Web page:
After releasing Departure Board, I made the decision to not work on it over the first six months and gauge the commercial potential of the application in the market. In the first three weeks after the launch of Departure Board, I have had a lot of feedback from users requesting a couple of additional features beyond the simple initial release; primarily:
Filter by calling point.
The reason behind this was because many stations in the UK have a lot of service running from them all the time. Therefore to view their journey options the user would need to scroll through a long list of mostly irrelevant trains. A filter by calling point would remove all of these trains from the list, only showing the suitable ones.
Quick access to stations that are not your local station was another highly requested feature. Many people who commute into big cities seem to work away from the train station they commute into. Therefore a list of favourite stations was requested.
These were features that I always planned to add to Departure Board, if I saw sufficient commercial potential. However, it was clear that the addition of these two features would make Departure Board much more powerful and on par with the its competitors on the App Store. For this reason, I set aside 3 days in my calendar to add these features to Departure Board.
Before I rushed into this and potentially destroyed the simplicty and speed of Departure Board, I set out some requirements:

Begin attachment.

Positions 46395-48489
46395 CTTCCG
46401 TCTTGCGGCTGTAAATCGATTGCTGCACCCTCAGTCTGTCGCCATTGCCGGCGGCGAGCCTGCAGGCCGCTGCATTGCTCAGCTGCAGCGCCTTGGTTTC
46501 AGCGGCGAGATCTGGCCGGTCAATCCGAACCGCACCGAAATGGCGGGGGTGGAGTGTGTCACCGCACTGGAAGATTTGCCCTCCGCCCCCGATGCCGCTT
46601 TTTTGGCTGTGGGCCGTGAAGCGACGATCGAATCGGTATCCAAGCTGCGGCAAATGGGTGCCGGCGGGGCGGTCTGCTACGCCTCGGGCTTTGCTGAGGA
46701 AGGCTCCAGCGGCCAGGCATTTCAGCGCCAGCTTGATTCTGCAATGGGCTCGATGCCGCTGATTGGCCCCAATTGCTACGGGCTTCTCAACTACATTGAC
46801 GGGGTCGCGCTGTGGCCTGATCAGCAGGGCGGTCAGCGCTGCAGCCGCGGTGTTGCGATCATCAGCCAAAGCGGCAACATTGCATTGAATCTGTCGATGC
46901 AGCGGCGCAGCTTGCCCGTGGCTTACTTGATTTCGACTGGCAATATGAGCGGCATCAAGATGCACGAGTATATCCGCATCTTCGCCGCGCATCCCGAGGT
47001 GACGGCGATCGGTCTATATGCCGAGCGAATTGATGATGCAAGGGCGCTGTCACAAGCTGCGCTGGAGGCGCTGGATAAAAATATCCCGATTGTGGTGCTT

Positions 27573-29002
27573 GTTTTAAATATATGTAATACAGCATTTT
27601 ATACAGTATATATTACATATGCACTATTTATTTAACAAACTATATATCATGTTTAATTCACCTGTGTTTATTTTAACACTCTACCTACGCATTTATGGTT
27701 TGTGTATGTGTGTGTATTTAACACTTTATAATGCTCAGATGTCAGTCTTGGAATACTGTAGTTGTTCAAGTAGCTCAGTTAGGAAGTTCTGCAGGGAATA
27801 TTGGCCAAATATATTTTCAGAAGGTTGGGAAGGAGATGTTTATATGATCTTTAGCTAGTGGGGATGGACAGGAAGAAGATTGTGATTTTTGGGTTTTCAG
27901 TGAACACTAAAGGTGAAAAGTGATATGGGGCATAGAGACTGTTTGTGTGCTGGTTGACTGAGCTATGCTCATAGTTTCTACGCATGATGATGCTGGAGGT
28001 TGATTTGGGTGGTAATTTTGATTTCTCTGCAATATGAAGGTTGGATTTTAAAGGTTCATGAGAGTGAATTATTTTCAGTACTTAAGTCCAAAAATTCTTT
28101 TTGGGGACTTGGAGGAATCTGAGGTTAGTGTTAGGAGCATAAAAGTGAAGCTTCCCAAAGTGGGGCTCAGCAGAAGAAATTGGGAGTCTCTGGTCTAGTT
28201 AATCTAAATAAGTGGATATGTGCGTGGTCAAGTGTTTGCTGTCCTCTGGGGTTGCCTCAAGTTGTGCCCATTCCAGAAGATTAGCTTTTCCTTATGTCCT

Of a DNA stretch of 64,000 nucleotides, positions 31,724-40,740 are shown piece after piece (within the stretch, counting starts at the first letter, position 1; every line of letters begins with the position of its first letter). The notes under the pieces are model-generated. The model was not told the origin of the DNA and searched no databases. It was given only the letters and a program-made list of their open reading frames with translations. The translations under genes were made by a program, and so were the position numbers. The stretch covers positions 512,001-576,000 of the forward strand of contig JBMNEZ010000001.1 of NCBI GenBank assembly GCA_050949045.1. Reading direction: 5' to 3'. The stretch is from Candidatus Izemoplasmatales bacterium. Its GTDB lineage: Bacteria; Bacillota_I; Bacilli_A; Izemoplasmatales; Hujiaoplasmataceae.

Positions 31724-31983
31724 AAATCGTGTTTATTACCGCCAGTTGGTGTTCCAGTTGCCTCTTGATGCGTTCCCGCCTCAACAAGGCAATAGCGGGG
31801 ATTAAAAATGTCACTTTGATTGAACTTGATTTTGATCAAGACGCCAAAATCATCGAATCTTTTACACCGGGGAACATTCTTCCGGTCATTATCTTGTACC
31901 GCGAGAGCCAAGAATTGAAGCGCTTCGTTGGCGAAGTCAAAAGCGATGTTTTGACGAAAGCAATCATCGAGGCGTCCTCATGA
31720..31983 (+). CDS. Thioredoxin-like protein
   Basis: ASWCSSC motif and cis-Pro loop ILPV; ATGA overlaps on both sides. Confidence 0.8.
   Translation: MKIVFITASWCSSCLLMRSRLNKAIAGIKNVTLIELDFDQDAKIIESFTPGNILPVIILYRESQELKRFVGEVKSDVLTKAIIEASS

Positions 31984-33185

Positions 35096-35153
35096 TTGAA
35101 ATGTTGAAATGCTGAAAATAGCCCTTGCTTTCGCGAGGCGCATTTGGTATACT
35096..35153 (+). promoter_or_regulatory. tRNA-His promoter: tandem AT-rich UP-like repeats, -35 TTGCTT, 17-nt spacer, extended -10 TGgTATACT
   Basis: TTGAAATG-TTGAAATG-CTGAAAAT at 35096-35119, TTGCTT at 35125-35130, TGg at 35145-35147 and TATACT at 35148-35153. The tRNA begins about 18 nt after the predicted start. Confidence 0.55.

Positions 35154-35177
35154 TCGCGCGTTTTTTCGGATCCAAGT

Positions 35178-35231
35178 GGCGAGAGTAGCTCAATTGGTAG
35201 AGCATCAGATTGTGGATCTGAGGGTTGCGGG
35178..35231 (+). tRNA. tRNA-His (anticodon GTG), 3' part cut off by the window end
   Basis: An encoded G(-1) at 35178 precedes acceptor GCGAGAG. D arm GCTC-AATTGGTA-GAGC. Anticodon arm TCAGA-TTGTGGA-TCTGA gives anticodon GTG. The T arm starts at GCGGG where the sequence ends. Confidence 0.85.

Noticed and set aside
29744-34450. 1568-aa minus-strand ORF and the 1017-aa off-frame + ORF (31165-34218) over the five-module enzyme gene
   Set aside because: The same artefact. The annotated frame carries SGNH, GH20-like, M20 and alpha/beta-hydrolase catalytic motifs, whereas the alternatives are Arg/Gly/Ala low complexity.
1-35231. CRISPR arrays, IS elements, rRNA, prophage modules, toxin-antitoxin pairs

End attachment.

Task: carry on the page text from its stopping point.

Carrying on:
– Do not change current Departure Board philosopy: a departure board that loads instantly based on your location.
– Do not change the current user experience; one tap departure board.
– Including filtering by calling point as an option extra and never as a prompt to the used; preserving UX and speed.
– Favouriting will include any arrival/departure status and filtering on the current board.
– Favourite Stations will be accesible from Watch.
I started by making the required changes to my backend: database schema change and migration to include favourites and change to API data retrieval class to allow filtering by calling point. Once this was done, the next job was to update the UI to reflect these new changes. I really didn’t want to increase the complexity of the UI by adding a lot of extra buttons so at first I hid all the extra features behind a star button in the top tight hand corner, which worked well enough, but it wasn’t great.
I sent this build out to my beta testers and most mentioned that they would not have expected to see filtering when you tap on the star button. I considering changing the icon, but I didn’t think this was sensible, as this button gives context whether this station was a favourite or not.
Therefore, I re-ordered the icons in the toolbar (segment button on the left) and gave filtering its own button (with state) in the UI, this was much neater and made the UI much more intuitive.
I reflected these changes in the watch utilising the Force Touch menu to switch between Nearby and Favorite station.
This fulfilled my requirements and the testers all agreed that it was a really great improvment to the functionality of the App with an intuitive UI.
These new features will be available very soon (version 1.1), once the update is approved by Apple.